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Brody and Scott on Realism, and Raban on Northwestern Reality

Filed under: Looked Into   Tagged: , , , , , ,

Jonathan Taylor writes:

A.O. Scott has posted a reply to Richard Brody's Front Row critique of his Times magazine article on "neo-neorealism."

I'll note in passing "Metronatural America," an article by Jonathan Raban from a recent New York Review of Books about the films of Kelly Reichardt, particularly "Wendy and Lucy." I think Raban captures the "complexity and ambiguity" in these films that Brody suggests is lacking. At the same time, the contrast Raban notes between these films and the stories of Jon Raymond in Livability (from which both "Old Joy" and "Wendy and Lucy" were adapted) perhaps jibes superficially with Brody's claim that the movies put "emphasis on outer life at the expense of inner life":

Where Kelly Reichardt practises a strict, Carveresque minimalism, leaving out far more than she puts in, Raymond is a prose maximalist. Although his characters have difficulty relating to each other, they relate to the reader with unbuttoned, occasionally garrulous, intimacy. To the reader alone, they entrust their memories, thoughts, feelings, landscape descriptions, even as they explain to the reader why these private riches can't be shared with the person closest to them in the story.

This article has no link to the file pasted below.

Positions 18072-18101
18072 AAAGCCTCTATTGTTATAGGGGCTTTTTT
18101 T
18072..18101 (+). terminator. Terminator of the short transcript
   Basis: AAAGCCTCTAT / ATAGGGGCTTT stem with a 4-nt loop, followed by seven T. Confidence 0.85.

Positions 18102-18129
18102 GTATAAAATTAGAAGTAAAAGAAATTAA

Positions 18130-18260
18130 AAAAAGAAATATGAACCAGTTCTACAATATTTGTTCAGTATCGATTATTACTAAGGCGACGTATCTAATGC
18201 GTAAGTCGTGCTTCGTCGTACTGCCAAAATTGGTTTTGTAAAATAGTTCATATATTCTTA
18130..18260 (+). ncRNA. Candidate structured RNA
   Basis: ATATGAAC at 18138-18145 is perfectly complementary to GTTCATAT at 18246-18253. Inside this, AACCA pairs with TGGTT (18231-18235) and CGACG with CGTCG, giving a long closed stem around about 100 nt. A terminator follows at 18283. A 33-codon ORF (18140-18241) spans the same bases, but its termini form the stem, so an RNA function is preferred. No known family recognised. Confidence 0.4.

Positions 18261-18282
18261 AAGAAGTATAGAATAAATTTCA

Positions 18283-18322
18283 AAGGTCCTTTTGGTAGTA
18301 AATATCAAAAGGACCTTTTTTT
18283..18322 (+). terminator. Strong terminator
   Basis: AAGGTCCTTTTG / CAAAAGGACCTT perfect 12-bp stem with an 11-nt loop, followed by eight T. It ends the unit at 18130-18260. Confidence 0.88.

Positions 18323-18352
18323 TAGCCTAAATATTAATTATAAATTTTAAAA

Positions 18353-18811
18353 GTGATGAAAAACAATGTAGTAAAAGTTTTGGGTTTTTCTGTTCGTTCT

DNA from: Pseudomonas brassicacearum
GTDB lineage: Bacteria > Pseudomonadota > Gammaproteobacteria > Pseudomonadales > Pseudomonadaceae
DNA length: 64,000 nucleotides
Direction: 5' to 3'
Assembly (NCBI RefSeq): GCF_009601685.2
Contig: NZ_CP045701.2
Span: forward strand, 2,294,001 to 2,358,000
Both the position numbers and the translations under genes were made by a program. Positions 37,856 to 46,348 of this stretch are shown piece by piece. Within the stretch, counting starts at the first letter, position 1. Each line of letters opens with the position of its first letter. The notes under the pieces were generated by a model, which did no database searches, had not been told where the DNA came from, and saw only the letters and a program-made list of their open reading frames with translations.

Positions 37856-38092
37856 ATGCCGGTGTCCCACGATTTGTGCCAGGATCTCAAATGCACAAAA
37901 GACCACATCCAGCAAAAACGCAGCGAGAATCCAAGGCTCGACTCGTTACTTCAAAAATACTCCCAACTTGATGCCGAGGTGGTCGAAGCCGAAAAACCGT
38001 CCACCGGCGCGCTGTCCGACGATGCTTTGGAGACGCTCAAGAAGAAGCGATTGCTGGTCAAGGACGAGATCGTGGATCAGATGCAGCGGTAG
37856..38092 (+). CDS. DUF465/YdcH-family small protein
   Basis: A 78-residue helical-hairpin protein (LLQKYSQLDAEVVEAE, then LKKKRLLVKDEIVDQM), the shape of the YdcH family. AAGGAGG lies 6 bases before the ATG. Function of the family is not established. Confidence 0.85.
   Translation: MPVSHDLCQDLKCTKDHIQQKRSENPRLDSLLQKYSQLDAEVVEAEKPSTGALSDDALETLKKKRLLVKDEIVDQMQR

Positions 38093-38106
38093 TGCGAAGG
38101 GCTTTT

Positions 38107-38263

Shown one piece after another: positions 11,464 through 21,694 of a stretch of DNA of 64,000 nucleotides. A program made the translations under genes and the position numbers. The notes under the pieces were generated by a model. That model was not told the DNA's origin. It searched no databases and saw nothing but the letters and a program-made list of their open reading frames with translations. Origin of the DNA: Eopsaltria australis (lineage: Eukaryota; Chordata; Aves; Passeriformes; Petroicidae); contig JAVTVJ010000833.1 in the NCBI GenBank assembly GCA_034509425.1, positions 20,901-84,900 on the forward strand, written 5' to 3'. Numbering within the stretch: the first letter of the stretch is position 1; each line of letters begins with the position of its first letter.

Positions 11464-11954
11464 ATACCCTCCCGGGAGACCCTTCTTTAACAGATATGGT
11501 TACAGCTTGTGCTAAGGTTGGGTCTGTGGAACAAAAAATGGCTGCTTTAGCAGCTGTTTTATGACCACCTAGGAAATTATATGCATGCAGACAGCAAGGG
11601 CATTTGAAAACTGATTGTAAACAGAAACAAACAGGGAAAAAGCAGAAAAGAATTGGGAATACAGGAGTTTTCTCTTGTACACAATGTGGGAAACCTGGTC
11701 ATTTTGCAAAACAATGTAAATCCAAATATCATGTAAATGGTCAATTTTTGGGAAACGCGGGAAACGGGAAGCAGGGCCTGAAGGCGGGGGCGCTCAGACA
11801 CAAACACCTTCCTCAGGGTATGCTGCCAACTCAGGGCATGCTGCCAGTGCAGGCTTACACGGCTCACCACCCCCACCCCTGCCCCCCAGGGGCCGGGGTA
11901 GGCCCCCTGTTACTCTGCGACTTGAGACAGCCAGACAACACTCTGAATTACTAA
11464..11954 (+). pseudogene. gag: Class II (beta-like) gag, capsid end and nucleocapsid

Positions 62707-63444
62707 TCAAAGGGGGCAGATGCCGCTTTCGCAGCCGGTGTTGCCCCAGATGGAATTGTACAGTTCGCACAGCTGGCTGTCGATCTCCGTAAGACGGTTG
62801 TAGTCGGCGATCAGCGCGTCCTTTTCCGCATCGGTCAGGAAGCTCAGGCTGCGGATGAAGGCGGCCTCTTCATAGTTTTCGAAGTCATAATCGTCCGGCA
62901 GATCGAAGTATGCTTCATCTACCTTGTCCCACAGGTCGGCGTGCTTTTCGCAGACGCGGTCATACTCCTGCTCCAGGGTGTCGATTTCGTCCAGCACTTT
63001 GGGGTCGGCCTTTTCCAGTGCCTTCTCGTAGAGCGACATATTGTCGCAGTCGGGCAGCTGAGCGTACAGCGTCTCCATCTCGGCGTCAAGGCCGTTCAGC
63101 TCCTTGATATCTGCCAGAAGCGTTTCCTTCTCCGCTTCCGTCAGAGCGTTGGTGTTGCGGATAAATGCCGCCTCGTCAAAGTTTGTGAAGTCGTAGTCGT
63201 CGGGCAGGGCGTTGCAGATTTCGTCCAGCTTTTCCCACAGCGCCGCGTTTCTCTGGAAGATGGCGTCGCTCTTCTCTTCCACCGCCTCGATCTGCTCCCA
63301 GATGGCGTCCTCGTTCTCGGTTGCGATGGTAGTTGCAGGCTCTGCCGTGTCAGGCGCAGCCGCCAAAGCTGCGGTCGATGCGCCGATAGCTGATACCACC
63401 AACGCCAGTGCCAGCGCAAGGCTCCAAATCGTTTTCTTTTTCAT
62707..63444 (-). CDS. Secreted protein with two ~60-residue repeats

Still, I think that what Reichardt does with "the outer life" and the constraints it puts on the conduct of "the inner life," is as profound a portrait of the latter as anything.

I was recently talking to a friend about "Old Joy," and the question of whether it was "depressing" came up; to which I responded that I did find it a bit depressing, but was thrilled, in a way, that it had left me precisely as mildly depressed as might be described as my resting state. For me solipsistically, at least, an indicator of the film's unusual "realism."


Great post, Jonathan, especially that closing bit. I’m itching to call the Brody/Scott exchange a “brawl” over neo-neorealism, but it might just be a … “hugger-mugger” or something. A “fracas”?

An imbroglio?

Now that I’ve read the three items involved, I must say: haven’t these people ever heard of Dogme 95? That seems to me a closer analogue to these, ahem, “neo-neorealists.” I’m probably missing something.

Martin, I wondered that too!

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